Alabama Injury Accident Attorney
An Alabama injury accident attorney can help you obtain fair compensation
One of the most common types of car accident injuries seen by Alabama injury accident attorney Greg Reeves is broken bones. The violent force of a car crash impact can crack human bones, or even break them into multiple pieces. Even low-speed impacts have the potential to break human bones, especially if the occupants of the cars involved are not wearing their seat belts.
Bones are the body’s support structure and are strong and durable, but they have limits. A fall of only three feet carries enough force to break a human bone, and by the same token, even low-speed car crashes can crack or snap pieces of the human skeleton.
Human Bones: Vulnerable in a Collision
The human skeleton consists of 206 bones. They are intended to support the weight of the body’s tissues and insulate the vulnerable organs from shocks. Yet slips, falls, collisions, and impacts can damage, chip, bruise, or even break these bones.
Broken bones are some of the most common injuries seen in American emergency rooms. Broken bones do heal over time (as long as they’ve been set correctly), but they can be both painful and paralyzing, restricting the victim’s movement for weeks while they heal.
Commonly Broken Bones
Half of adult bone breaks in the USA are arm bones, according to available statistics. Two of the most frequently broken arm bones are the humerus (in the upper arm) and the radius of the ulna in the lower arm. These breaks usually happen during impacts, as the individual braces himself or herself for impact. A full 25% of all the bones in the human body are located in the feet, and foot injuries due to impact trauma are also not uncommon. While patients of foot bone breaks are frequently able to walk even after they’ve been hurt, their injuries require diligent medical attention. Delaying treatment of foot bone breaks can result in arthritis and chronic pain.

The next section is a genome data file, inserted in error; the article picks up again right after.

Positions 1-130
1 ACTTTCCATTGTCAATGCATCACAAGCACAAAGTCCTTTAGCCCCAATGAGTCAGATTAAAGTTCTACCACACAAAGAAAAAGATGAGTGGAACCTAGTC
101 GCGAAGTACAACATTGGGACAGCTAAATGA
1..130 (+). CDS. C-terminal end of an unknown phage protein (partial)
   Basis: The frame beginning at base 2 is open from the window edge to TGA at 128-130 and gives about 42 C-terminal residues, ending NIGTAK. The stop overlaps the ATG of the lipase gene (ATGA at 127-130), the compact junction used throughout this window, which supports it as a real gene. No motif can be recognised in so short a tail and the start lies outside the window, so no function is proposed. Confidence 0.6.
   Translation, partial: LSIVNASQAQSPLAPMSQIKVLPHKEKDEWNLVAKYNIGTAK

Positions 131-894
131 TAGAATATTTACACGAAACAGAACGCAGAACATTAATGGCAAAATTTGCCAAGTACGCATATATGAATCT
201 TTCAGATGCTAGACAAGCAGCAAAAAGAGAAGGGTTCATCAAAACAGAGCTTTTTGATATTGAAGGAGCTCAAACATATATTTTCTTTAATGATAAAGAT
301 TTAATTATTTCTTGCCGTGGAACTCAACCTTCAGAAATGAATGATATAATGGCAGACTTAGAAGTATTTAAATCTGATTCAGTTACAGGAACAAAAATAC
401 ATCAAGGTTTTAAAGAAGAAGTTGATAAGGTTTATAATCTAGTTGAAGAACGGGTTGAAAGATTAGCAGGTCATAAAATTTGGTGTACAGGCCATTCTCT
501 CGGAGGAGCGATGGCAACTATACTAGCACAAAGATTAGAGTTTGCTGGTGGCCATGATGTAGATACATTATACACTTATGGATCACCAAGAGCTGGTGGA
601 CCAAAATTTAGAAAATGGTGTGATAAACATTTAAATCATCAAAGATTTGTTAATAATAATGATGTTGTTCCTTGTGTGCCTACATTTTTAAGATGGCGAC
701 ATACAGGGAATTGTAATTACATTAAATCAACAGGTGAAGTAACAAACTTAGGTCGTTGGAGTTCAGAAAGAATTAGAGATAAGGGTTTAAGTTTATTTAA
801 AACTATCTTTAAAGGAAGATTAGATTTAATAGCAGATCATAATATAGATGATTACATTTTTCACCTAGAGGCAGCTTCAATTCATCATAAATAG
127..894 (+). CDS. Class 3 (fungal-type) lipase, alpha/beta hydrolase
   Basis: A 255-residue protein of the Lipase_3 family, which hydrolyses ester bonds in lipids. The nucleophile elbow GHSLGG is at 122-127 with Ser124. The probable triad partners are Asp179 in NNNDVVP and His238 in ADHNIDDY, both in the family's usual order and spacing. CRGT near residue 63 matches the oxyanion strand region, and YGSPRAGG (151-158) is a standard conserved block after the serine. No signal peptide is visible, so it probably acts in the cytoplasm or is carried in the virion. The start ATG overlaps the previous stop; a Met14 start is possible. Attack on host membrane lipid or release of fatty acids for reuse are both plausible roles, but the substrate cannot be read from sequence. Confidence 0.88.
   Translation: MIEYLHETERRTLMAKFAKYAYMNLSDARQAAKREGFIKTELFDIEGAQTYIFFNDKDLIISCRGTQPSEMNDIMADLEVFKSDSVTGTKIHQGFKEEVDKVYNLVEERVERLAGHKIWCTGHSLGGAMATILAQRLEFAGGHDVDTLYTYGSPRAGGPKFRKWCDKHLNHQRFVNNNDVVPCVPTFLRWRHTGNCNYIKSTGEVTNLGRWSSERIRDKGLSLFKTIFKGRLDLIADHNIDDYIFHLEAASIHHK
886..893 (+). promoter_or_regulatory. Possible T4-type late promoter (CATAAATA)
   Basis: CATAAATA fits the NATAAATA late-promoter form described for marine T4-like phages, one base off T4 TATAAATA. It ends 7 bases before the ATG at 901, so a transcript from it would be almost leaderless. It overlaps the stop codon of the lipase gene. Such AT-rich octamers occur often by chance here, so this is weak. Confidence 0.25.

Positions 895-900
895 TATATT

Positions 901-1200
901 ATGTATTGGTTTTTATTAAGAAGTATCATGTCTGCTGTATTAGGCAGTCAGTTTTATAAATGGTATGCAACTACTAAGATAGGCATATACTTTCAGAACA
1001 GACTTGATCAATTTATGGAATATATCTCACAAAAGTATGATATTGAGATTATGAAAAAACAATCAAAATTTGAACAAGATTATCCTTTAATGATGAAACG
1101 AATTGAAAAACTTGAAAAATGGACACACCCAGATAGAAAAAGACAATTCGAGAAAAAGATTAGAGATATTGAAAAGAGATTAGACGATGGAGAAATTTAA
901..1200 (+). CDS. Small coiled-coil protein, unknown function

Clavicle (collarbone) injuries are also common during car accidents. The upper body is thrown forward in a collision and may strike the steering wheel, dashboard, or other hard surfaces, resulting in clavicle cracks or fractures. These injuries are often painful and require some time to heal.
Broken bones are extremely painful, but unlike other injuries, they can be debilitating as well. Even minor fractures can prevent you from working or carrying out your daily routine. Broken bones often require immobilization of the affected limb, and may require restricting casts to be put on to ensure that the limb stays still. This can prevent you from caring for your children, doing your job, pursuing an active lifestyle, or enjoying pastimes you once pursued before your accident. It’s vital that you seek the advice of an experienced Alabama injury accident attorney if you or loved ones get hurt in a car accident.
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How Broken bones are Treated
Bone scans, MRIs, and X-rays are usually used to survey the severity of a broken bone. In the short term, pain medications and anti-inflammatory medicines may be prescribed to ease pain and bring down swelling. In the long term, you may need to have the leg or arm put in a cast. Your doctor will probably prescribe reduced activity—even bedrest—while the bone heals, which could take several weeks to a month or two.
Motor vehicle accidents frequently caused injury to the necks, backs, and heads of victims, according to the Mayo Clinic. Aside from foot, arm, clavicle, back, and neck injuries, it’s also possible for car accident victims to break their noses, jaws, or skulls in car accidents. Severe enough car accidents can lead to compound fractures (where a bone breaks so severely that it protrudes through the skin), brain damage, or paralysis.